An evidence-based narrative review of the emergency department evaluation and management of rhabdomyolysis

Brit Long, Alexander Koyfman, Michael Gottlieb

Research output: Contribution to journalArticle

Abstract

Background: Rhabdomyolysis is a medical condition caused by muscle breakdown leading to potential renal damage. This can result in significant morbidity and mortality if not rapidly identified and treated. Objective: This article provides an evidence-based narrative review of the diagnosis and management of rhabdomyolysis, with focused updates for the emergency clinician. Discussion: Rhabdomyolysis is caused by the breakdown of muscle cells leading to the release of numerous intracellular molecules, including potassium, calcium, phosphate, uric acid, and creatinine kinase. There are a number of potential etiologies, including exertion, extreme temperature changes, ischemia, infections, immobility, drugs, toxins, endocrine causes, autoimmune reactions, trauma, or genetic conditions. Findings can include myalgias, muscle weakness, or dark-colored urine, but more often include non-specific symptoms. The diagnosis is often determined with an elevated creatinine kinase greater than five times the upper-limit of normal. Severe disease may result in renal failure, electrolyte derangements, liver disease, compartment syndrome, and disseminated intravascular coagulation. Treatment includes addressing the underlying etiology, as well as aggressive intravenous hydration with a goal urine output of 300 mL/h. Bicarbonate, mannitol, and loop diuretics do not possess strong evidence for improved outcomes. Renal replacement therapy should be determined on a case-by-case basis. Most patients are admitted, though some may be appropriate for discharge. Conclusion: Rhabdomyolysis is a potentially dangerous medical condition requiring rapid diagnosis and management that may result in significant complications if not appropriately identified and treated. Emergency clinician knowledge of this condition is essential for appropriate management.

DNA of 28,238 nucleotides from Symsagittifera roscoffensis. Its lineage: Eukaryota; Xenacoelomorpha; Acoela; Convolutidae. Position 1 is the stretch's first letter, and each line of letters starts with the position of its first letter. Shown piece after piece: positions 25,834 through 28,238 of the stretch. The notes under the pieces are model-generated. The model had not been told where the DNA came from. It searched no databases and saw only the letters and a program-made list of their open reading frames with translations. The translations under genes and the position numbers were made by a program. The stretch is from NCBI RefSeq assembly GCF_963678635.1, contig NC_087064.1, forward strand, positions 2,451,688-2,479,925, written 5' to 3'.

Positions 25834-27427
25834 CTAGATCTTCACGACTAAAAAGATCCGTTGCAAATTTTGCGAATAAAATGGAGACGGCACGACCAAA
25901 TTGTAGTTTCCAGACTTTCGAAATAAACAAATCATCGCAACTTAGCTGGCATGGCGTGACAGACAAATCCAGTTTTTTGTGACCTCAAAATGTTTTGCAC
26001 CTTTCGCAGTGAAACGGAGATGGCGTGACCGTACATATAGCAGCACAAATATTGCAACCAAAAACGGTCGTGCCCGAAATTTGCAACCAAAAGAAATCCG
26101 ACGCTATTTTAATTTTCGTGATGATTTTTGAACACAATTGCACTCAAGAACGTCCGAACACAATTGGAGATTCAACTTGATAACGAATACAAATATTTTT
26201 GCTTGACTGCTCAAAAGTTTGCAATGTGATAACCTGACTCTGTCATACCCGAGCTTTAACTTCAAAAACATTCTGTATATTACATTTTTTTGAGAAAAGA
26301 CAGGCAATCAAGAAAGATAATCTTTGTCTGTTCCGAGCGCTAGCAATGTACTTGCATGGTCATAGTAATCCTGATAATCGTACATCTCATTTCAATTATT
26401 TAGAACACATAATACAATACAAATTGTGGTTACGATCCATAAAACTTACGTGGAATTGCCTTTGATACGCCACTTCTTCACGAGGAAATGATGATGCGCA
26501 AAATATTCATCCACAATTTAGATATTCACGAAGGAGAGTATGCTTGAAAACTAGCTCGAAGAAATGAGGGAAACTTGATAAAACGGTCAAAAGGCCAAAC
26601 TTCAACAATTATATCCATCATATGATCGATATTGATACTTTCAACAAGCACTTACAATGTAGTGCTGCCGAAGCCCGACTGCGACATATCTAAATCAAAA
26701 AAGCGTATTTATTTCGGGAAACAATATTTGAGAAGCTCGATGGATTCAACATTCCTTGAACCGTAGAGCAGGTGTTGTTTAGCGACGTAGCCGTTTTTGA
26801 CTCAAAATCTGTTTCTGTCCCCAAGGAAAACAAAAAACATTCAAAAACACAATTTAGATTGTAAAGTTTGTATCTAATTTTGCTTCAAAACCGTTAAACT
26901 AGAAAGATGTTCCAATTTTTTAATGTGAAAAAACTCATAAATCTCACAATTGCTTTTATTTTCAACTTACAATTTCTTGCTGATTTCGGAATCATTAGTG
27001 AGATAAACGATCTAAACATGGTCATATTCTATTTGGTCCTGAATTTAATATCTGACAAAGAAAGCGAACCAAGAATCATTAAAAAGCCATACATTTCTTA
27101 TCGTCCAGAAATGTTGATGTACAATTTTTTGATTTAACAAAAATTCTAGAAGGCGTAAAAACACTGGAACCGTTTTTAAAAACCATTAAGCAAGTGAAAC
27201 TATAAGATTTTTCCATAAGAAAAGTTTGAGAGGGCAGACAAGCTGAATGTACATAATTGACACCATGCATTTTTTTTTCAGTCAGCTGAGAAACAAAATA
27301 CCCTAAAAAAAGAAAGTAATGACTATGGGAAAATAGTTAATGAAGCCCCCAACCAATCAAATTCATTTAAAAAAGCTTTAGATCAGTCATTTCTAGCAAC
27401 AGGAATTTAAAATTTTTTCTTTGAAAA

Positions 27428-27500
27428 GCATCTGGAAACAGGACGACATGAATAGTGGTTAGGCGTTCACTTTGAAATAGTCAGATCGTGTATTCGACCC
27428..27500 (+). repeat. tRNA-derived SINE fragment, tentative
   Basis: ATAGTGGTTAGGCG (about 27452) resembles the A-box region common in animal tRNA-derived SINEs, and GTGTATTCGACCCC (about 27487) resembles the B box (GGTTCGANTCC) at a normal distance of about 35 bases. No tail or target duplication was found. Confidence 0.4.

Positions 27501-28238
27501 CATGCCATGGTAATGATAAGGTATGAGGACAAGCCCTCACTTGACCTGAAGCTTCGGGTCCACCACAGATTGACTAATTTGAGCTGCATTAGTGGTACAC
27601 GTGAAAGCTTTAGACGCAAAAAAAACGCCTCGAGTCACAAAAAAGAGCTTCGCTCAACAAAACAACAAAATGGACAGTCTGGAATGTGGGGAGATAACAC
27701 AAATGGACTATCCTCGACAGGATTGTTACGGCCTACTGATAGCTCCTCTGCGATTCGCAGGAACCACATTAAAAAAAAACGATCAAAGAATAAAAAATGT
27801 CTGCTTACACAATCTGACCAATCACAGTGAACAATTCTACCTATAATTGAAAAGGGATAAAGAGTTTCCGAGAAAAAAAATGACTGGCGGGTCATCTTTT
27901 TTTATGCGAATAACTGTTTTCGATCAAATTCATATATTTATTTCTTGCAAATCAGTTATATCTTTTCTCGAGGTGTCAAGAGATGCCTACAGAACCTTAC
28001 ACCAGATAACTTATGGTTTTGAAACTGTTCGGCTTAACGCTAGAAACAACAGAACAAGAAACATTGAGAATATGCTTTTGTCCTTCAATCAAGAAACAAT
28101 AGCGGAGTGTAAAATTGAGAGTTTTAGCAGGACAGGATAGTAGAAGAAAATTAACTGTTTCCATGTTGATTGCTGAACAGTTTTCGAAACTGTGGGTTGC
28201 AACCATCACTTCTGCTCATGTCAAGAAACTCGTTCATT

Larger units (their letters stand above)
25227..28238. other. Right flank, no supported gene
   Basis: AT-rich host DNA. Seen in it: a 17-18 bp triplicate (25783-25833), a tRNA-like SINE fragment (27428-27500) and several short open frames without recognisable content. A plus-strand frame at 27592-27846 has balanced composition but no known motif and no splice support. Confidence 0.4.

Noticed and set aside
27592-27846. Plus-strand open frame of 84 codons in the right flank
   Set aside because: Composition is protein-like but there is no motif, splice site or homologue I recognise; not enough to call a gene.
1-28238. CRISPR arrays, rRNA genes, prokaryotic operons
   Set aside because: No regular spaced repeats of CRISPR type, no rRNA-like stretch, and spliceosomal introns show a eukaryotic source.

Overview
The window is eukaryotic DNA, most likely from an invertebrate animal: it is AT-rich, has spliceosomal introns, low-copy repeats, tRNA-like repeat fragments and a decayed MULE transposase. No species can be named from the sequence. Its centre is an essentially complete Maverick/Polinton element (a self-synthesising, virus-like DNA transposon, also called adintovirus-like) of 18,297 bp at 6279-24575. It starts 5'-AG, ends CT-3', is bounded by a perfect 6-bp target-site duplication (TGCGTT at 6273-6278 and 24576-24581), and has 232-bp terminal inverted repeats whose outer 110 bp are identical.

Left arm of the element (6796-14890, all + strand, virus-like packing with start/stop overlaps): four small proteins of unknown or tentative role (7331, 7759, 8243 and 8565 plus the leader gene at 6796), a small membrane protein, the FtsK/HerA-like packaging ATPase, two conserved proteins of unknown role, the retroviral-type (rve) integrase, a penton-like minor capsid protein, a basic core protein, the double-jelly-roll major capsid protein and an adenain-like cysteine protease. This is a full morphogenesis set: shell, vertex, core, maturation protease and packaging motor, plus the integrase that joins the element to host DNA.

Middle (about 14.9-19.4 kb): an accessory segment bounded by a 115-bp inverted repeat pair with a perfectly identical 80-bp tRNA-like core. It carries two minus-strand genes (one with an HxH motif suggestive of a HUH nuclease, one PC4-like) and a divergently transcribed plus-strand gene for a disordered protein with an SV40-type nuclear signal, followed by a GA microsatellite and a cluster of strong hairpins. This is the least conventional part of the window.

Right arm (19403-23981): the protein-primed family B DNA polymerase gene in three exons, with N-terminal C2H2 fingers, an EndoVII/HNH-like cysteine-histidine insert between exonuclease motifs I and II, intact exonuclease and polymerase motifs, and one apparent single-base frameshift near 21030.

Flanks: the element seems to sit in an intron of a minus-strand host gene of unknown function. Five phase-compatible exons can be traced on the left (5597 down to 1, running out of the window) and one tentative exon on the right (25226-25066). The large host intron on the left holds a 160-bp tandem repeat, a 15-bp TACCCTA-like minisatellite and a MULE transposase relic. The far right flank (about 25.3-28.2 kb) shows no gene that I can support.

Original languageEnglish (US)
JournalAmerican Journal of Emergency Medicine
DOIs
StateAccepted/In press - Jan 1 2019

Fingerprint

Rhabdomyolysis
Hospital Emergency Service
Creatinine
Emergencies
Phosphotransferases
Urine
Sodium Potassium Chloride Symporter Inhibitors
Compartment Syndromes
Renal Replacement Therapy
Disseminated Intravascular Coagulation
Myalgia
Muscle Weakness
Mannitol
Bicarbonates
Uric Acid
Muscle Cells
Electrolytes
Renal Insufficiency
Liver Diseases
Potassium

Keywords

  • Creatine kinase
  • Intravenous fluids
  • Muscle
  • Renal injury
  • Rhabdomyolysis

ASJC Scopus subject areas

  • Emergency Medicine

Cite this

@article{9d1f74b1c15c4c7d83014662606aa042,
title = "An evidence-based narrative review of the emergency department evaluation and management of rhabdomyolysis",